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The ribs were the star of my three-meat plate at Bar-B-Que Blues on Almeda. The pork was long-cooked, until it adhered only loosely to the bones. It had a satisfying crust of seasoning on the outside that made every bite more interesting than the last. The ribs looked like they came from a three-and-a-half-pound rack, a rarity in this era of oversize hogs. Barbecuers go to great lengths to find "three and a half and down" ribs because the small size yields tender meat.
Luckily, I had asked for my barbecue sauce on the side. It was an excellent sauce, deep-red and seasoned with lots of coarsely ground black pepper, without the cloying sweetness that mars a lot of housemade barbecue sauces. But the ribs were so good, I was delighted to be eating them all by themselves. When the barbecue sauce tastes great, but the barbecue doesn't really need any, you've got yourself a "good problem."
Bar-B-Que Blues is located in the space where Green's Barbecue used to be. Bar-B-Que Blues pit boss Neil Wilkins grew up on Dowling Street nearby and used to eat at Harry Green's place when he was a kid. Wilkins says the restaurant is holding auditions for a house blues band. It's great to see Harry Green's old space occupied by a community barbecue joint again.
Houston, TX 77004
Region: Third Ward
Three-meat plate: $11.75
Ribs: $12.50 per pound
Two-meat plate: $10.39
Brisket sandwich: $5
Rib sandwich: $5
A barbecue joint that doubles as a blues venue seems like too much to hope for. But the music seems to be central to the concept. There is a mural painted on the wall of the new restaurant depicting a diverse range of blues giants including Elvis and B.B. King, and I am told the owners are involved in the music business. Is Almeda destined to become Houston's Beale Street?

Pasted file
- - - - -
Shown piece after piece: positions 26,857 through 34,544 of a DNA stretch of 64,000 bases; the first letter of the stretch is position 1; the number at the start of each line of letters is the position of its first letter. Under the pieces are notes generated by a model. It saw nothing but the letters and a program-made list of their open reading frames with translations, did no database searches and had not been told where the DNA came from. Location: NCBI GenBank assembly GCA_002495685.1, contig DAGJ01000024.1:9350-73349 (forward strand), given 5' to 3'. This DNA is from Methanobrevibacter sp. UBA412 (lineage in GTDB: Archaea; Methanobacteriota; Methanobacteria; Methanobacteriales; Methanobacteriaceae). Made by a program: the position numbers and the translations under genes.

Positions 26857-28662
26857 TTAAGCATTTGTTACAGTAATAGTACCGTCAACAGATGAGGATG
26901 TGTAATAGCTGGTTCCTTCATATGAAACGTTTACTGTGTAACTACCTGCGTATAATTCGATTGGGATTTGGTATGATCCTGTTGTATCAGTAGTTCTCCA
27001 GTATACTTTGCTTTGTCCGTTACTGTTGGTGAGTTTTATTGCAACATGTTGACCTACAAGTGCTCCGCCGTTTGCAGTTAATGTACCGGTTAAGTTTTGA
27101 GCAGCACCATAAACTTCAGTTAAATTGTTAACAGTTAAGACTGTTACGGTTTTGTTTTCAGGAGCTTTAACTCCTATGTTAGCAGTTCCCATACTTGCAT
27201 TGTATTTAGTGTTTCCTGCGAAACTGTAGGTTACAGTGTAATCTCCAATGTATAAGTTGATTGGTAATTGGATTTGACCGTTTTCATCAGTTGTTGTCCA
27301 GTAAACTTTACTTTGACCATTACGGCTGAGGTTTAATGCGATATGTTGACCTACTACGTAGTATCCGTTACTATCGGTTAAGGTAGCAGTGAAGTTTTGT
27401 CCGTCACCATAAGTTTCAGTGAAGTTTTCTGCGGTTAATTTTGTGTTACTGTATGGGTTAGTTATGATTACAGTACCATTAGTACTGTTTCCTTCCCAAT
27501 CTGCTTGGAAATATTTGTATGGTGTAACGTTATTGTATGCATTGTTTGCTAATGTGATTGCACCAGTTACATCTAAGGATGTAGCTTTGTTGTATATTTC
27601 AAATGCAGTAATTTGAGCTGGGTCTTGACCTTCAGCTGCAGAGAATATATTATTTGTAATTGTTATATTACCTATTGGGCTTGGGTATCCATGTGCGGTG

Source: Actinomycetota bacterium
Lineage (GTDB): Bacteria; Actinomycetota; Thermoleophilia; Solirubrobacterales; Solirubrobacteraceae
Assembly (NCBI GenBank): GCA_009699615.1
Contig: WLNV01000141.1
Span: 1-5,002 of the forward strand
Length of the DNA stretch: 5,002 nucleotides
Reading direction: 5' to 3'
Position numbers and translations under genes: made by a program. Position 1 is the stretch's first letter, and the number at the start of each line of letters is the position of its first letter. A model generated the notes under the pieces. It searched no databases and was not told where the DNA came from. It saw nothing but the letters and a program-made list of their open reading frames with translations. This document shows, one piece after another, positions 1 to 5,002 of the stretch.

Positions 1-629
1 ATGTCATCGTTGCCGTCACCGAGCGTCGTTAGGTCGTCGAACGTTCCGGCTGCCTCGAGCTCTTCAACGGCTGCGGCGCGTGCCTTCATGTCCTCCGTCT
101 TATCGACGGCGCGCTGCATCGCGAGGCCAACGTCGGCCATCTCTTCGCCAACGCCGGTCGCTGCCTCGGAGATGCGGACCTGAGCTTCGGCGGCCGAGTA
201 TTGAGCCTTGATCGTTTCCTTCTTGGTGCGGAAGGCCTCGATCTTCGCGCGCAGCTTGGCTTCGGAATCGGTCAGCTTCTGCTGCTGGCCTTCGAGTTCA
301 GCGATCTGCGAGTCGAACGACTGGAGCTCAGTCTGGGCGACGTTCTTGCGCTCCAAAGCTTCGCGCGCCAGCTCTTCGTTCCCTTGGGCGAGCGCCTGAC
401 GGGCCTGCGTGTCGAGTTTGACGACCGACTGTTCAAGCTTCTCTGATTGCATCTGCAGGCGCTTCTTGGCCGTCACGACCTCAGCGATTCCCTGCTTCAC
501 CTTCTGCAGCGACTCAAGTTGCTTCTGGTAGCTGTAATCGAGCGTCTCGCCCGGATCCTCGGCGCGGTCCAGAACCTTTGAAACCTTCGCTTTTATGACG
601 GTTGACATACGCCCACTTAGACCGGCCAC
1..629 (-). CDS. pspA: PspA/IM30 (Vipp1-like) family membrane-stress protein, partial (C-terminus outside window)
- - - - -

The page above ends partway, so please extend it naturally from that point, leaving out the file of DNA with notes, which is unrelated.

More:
The links I got on my three-meat plate at Bar-B-Que Blues were a fascinating fusion between old-fashioned East Texas beef links like Harry Green used to serve and conventional Texas barbecue sausage. Harry Green made beef links with beef shoulder ground with lots of tallow (beef fat) and paprika. To eat one of Green's beef links, you punctured the casing and squeezed the nearly liquid meat mixture onto a slice of white bread.
"Nobody makes beef links like that anymore because people are afraid of fat," the late Harry Green once told me. Wilkins has captured the beef, tallow and paprika flavor of Green's links in a firmer-textured blend that stays together like any other kind of sausage. Maybe you have to know the history to completely appreciate the flavor, but these are some very interesting beef links.
The choices of sides on the steam table included baked beans that looked like they came from a can, green beans that looked like they came from a can and shell macaroni coated with electric-yellow liquid cheese. I got the green beans and the macaroni and ate a few bites so I could tell you to get your homemade soul food vegetables elsewhere. I skipped the cakes and pecan pies too, as these are delivered by an outside supplier.
To round out my plate, I asked for brisket from the fatty end. I'd say the brisket was the weakest of the three meats. It was tender and fairly juicy, but it didn't have much smoky character. I didn't get any crust on my brisket either. I wondered how long this meat had spent on the pit. Neil Wilkins was a little elusive when I asked him what kind of pit he was using. When I drove around back before I left, I could see why.
The man is trying to run a restaurant out of a single barrel smoker.